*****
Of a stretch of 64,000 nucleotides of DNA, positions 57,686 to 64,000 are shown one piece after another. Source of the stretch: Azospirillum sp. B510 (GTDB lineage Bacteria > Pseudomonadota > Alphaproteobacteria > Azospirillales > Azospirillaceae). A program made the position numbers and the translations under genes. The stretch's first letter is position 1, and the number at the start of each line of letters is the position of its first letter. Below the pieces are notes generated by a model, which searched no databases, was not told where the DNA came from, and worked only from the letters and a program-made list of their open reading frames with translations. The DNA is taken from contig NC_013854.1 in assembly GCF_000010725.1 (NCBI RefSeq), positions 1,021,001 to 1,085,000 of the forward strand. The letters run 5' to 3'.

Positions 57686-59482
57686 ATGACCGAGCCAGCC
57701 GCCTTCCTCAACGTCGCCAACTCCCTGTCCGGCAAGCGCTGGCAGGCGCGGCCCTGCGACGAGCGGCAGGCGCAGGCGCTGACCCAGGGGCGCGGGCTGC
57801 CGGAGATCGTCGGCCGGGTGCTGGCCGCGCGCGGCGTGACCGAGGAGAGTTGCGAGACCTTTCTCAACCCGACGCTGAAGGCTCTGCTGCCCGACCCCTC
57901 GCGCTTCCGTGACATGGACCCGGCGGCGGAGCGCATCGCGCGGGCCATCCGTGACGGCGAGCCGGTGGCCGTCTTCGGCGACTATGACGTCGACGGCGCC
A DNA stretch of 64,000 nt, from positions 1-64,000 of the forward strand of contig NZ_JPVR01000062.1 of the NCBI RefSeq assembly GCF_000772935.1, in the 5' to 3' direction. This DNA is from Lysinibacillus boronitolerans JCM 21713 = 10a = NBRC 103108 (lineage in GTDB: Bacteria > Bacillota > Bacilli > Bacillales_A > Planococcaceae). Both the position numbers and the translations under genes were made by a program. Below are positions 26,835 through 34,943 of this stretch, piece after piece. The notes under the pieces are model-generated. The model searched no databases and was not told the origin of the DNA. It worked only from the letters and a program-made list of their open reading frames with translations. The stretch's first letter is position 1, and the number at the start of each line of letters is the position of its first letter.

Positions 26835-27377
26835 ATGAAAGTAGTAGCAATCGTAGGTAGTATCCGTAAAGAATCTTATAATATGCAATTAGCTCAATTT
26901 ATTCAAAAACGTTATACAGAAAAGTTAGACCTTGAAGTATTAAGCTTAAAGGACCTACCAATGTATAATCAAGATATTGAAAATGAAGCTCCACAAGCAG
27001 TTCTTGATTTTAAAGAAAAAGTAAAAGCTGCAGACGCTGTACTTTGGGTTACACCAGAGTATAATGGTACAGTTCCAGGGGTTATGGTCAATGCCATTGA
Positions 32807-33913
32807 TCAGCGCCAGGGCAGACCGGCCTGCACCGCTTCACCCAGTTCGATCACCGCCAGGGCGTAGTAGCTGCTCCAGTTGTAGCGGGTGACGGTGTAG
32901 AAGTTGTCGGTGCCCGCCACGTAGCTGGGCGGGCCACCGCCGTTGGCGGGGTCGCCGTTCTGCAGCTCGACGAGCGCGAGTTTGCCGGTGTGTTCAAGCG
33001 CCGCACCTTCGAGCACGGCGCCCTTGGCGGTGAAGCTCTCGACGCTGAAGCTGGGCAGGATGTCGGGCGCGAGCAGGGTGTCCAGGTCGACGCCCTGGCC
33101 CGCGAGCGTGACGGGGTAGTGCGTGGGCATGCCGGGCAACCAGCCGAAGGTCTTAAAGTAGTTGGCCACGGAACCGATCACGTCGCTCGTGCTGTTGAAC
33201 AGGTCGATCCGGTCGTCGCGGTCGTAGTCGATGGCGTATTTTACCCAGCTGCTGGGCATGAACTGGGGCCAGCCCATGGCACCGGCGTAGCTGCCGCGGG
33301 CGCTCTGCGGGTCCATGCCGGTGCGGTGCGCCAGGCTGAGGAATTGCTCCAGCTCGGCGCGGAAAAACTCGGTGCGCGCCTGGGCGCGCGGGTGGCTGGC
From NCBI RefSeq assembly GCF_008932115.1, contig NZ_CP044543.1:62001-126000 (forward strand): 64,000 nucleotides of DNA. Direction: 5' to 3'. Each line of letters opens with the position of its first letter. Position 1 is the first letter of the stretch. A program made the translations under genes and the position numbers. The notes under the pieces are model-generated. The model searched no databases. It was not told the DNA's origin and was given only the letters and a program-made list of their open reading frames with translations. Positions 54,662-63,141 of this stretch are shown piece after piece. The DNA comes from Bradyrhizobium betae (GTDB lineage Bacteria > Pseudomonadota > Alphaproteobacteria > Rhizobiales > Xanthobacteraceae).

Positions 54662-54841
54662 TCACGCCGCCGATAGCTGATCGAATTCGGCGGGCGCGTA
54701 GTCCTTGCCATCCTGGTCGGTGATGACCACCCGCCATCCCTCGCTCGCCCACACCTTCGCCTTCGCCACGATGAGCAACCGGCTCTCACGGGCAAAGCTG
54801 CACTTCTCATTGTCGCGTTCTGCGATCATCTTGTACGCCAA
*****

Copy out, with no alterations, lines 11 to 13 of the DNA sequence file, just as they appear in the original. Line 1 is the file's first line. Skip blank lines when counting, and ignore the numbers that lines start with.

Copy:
27001 TTCTTGATTTTAAAGAAAAAGTAAAAGCTGCAGACGCTGTACTTTGGGTTACACCAGAGTATAATGGTACAGTTCCAGGGGTTATGGTCAATGCCATTGA
Positions 32807-33913
32807 TCAGCGCCAGGGCAGACCGGCCTGCACCGCTTCACCCAGTTCGATCACCGCCAGGGCGTAGTAGCTGCTCCAGTTGTAGCGGGTGACGGTGTAG